A total of 5.06 billion cedis has so far been paid to customers of the non-banking financial institutions in the country which had their licences revoked by the Bank of Ghana (BoG) for being insolvent.
The customers are from the 347 microfinance companies, 39 micro credit companies, 23 savings and loans as well as finance house companies whose licences were revoked by the BoG last year over breaches, lack of corporate governance and for being insolvent among others.
A statement from the receiver and official liquidator read by Information Minister Kojo Oppong-Nkrumah said approximately 2.11 billion was paid in cash while about 2.95 billion cedis was paid in zero coupon rated bonds.
Figures released by the official liquidator Eric Nana Nipah on Thursday showed the total claims received from the customers of the affected institutions amounted 6.4 billion cedis but upon validation, only 5.66 billion cedis was accepted for processing and payment.
Approximately 740 million cedis was rejected, Mr Oppong Nkrumah said explaining that it was “due largely to invalid claims which were rejected and set offs and cross lending.
He explained further that some depositors too had either taken loans from some of these affected entities or “had in their custody placements from some of these dissolved companies”.
The Minister said the official liquidator is currently going through the very final processes of second level checks an amount of 340 million cedis, noting that is expected to be concluded and payments made by May ending.
He said of the 297,000 individuals whose claims have been validated and accepted for payment, 98 per cent will be fully paid in cash.
“The remaining two per cent individual depositor claims,” he said, will be paid by a combination of cash and bonds.
Meanwhile, he said there are some of the liquidated organisations whose books and records still have challenges, noting they are being processed for investigations.
The Bank of Ghana in August last year revoked the licences of 347 microfinance companies, 39 micro credit companies, 23 savings and loans as well as finance house companies for being insolvent.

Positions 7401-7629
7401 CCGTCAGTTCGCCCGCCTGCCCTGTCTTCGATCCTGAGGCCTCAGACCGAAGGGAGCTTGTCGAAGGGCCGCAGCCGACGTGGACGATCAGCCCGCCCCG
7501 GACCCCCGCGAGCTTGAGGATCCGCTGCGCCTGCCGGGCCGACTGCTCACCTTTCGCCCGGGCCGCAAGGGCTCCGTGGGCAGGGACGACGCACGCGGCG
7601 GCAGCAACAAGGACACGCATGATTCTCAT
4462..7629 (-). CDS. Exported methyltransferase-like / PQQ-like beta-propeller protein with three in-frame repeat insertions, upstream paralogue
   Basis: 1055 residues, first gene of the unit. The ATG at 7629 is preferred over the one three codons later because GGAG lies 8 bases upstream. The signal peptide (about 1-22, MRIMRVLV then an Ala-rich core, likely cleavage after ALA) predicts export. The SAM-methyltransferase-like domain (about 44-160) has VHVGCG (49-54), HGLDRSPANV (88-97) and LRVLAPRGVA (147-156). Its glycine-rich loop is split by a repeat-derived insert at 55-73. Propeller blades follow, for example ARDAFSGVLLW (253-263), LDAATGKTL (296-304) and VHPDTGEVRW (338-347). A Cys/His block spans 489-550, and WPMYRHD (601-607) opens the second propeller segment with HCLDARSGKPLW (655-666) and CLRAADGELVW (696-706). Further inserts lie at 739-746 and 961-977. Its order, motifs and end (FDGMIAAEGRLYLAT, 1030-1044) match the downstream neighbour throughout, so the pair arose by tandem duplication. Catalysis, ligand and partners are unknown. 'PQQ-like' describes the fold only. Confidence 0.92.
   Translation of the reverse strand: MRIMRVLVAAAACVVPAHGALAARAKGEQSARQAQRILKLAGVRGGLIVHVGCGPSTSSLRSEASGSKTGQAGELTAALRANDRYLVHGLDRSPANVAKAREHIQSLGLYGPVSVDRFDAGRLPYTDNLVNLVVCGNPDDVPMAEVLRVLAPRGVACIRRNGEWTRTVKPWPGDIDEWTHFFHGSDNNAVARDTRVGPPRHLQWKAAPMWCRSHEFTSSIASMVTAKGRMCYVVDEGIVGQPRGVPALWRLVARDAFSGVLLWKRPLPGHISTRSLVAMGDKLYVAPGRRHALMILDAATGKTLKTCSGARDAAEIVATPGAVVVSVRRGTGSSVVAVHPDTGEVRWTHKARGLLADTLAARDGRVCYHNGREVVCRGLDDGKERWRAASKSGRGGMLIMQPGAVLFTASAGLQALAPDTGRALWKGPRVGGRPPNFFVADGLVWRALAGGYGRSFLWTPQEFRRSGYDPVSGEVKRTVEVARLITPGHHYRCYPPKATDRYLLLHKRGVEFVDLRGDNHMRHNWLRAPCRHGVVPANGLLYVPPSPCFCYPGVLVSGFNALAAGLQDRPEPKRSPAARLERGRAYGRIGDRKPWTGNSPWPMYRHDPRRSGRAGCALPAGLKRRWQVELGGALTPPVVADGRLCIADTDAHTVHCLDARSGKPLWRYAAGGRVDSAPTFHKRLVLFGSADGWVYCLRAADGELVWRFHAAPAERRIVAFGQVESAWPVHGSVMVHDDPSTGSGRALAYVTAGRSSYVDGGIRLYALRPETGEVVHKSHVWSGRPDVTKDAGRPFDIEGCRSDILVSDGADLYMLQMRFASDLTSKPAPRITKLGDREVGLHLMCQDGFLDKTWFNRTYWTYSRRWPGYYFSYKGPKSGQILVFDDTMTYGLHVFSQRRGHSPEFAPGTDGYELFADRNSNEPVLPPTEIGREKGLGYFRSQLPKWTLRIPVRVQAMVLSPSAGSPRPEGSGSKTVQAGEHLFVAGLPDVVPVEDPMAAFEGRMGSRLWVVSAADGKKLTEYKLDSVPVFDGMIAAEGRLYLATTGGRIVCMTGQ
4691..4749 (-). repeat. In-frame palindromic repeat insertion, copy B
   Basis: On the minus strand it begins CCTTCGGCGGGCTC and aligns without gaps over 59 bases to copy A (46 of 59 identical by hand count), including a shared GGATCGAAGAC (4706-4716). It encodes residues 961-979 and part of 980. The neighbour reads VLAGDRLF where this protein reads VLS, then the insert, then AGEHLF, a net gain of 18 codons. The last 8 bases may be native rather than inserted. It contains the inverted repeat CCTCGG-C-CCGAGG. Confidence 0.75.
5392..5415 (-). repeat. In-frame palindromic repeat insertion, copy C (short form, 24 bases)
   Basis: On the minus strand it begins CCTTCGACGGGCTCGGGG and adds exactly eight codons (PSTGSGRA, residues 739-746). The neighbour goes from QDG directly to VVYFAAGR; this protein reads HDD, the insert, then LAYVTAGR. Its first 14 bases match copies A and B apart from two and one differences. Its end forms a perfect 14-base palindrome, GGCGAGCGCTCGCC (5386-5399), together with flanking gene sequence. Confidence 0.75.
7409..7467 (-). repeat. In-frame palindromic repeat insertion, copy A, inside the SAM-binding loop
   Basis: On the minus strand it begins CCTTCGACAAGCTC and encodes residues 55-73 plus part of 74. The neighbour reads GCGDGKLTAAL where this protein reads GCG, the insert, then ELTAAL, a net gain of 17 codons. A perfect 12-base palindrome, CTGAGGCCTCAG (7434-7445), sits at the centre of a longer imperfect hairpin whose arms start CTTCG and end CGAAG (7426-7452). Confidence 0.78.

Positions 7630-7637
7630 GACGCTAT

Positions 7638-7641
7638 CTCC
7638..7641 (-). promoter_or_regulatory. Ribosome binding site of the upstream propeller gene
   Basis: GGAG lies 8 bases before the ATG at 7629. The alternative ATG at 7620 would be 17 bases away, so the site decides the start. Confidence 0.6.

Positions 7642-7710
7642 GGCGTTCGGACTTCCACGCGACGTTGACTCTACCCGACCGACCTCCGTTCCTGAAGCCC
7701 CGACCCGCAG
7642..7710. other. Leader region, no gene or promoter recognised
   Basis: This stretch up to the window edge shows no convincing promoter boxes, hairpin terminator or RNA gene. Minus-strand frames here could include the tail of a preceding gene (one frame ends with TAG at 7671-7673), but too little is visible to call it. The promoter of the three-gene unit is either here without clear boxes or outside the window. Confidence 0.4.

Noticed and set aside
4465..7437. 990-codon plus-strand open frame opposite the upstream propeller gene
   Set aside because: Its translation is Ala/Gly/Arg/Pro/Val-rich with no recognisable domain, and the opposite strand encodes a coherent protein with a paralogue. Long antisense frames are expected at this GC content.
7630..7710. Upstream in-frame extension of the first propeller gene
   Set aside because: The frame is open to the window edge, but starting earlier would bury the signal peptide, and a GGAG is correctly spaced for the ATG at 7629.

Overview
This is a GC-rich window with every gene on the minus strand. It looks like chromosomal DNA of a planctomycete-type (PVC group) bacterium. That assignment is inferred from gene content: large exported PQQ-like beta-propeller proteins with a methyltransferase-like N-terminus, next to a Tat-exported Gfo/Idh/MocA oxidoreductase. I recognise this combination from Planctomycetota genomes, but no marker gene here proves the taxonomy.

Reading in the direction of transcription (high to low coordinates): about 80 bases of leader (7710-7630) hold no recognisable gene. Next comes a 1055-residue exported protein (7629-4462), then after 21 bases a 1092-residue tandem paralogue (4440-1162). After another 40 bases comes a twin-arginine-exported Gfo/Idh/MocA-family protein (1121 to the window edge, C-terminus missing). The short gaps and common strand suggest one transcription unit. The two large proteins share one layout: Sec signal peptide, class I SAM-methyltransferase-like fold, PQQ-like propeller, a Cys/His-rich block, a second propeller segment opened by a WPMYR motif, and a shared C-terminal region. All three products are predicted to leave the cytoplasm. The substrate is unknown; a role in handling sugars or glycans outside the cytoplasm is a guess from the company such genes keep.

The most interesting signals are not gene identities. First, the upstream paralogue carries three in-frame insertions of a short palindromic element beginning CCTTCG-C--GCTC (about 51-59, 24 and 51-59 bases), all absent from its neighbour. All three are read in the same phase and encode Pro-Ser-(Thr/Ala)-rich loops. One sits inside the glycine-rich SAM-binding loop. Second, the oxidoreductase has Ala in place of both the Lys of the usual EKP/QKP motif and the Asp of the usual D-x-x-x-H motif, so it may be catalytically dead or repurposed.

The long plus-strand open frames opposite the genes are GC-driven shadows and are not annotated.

The revocation of the licences formed part of efforts by the central bank to restore confidence in the banking and specialized deposit-taking sectors.
BoG said the continued existence of these institutions posed risks to the interest of depositors.
A comprehensive assessment of the savings and loans and finance house sub-sectors carried out by the BoG identified serious challenges such as excessive risk-taking without the required risk management function to manage risk exposures, the use of depositors’ funds to finance personal or related-party projects or businesses and weak corporate governance structures.
Also the BoG held these institutions engaged in persistent regulatory breaches, involving non-compliance with Bank of Ghana’s prudential rules, and failure to implement BoG on-site examination recommendations.
“All efforts by the Bank of Ghana to get the shareholders and directors of the affected institutions to rectify the above lapses, especially the significant capital deficiencies, yielded no positive results,” BoG claimed.
This resulted in a continuous to deterioration of their financial position leading to their insolvency with some of them ceasing operations and closing their offices to depositors while those in operation at the time were unable to pay depositors and other creditors at all or fully.